“Politicians seeking to dilute the Human Rights Act take note – but for the HRA this inquest would never have happened and the Bryant family would never have known the true extent of the numerous terrible and avoidable failings that contributed to Naomi’s tragic death.  Officialdom sought to scapegoat the Human Rights Act for Naomi’s murder – instead the truth is that it has given her family the answers they have been seeking for six years. Without the protection of this vital legislation victims will suffer.”

Twenty-one witnesses – including officials from two probation services, police, Rice’s parole board and Elderfield – gave evidence at the inquest.  Every witness – apart from one – admitted they had not known of Rice’s offences against children.

Contact: Liberty press office on 020 7378 3656 or 07973 831128

Notes to editors

1. During the inquest, the jury also heard that:

  • The judge who handed Rice his life sentence for attempted rape in 1989 had warned: “If released before cure, he will kill”;
  • Documents containing information about Rice’s violent offences against children may never have been read by officials overseeing his release;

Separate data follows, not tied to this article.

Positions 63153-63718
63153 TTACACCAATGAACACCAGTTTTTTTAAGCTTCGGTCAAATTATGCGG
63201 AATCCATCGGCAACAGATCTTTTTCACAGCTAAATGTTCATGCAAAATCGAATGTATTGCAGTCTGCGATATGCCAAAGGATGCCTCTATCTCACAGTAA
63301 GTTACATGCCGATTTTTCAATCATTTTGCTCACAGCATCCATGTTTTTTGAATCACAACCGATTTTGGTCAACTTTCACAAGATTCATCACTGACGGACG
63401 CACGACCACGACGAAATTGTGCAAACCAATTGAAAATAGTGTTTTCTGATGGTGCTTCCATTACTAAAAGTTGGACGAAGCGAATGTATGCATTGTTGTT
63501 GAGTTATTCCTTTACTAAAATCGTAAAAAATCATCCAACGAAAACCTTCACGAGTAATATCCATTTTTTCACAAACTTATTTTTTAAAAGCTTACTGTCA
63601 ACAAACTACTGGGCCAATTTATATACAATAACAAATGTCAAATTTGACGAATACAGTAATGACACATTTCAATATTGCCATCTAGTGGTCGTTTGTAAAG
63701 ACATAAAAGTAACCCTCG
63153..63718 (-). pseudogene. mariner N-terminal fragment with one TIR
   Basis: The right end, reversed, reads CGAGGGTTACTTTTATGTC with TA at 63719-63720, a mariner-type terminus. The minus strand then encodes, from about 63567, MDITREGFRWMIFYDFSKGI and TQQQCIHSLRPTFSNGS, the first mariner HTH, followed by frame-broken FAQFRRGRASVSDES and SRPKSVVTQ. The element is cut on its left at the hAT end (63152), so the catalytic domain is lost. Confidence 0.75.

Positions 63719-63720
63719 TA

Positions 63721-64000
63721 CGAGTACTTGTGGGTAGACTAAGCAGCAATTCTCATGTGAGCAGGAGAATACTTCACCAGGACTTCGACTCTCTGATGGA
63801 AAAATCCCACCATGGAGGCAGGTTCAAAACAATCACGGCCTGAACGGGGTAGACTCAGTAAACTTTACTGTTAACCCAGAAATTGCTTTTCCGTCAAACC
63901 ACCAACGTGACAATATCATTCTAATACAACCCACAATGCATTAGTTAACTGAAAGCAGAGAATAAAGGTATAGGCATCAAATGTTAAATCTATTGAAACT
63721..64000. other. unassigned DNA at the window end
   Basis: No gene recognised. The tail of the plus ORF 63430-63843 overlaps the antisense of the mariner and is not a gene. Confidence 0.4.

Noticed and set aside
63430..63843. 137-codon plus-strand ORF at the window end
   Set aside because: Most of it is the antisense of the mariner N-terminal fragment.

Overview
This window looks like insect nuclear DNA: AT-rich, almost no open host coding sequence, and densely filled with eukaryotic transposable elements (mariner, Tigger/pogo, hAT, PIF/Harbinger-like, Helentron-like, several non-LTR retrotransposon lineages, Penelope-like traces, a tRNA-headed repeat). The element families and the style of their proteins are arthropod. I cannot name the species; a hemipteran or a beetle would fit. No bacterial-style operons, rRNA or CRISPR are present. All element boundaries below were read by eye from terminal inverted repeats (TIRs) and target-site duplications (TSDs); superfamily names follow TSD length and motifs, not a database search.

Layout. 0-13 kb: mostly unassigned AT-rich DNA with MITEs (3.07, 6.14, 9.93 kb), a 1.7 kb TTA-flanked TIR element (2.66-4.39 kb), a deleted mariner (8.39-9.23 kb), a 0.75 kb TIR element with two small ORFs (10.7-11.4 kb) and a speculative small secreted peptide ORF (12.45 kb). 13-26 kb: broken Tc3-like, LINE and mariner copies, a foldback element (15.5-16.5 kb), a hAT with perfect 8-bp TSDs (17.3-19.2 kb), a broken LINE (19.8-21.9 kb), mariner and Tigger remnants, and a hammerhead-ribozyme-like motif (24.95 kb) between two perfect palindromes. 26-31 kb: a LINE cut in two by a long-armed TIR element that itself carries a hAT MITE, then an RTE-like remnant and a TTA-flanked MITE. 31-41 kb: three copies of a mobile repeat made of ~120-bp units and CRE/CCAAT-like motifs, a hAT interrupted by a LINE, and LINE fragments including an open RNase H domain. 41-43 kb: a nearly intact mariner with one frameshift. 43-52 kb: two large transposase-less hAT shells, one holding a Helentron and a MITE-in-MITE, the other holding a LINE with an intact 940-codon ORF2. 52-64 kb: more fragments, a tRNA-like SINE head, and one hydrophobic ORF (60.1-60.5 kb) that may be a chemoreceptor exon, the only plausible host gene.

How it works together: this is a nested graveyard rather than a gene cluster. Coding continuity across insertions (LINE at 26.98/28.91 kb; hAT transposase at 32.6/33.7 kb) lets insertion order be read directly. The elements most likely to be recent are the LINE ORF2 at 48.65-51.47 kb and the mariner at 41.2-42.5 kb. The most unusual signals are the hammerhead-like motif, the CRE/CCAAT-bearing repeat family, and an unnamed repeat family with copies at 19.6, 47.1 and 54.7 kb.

• The Coroner was upset by attitudes at the Ministry of Justice and the Prison Service towards the inquest – accusing their civil servants of trying to ‘keep their heads below the parapet’;
  • Prison and probation services were not consulted by Langley House Trust about Rice’s referral to Elderfield probation hostel;
  • Rice’s case manager claimed she had never seen documents revealing his status as a Schedule 1 offender (someone who has offended against a child);
  • The Elderfield manager noticed Rice’s Schedule 1 status – but did nothing about the information and made no enquiries about the child offences;
  • Elderfield – with no CCTV, adequate curfew monitoring facilities or waking night staff – was never supposed to house any violent or sexual offenders;
  • A Detective Inspector (DI) from Hampshire Police warned that Elderfield was unsuitable for Rice and incapable of managing the level of risk he posed;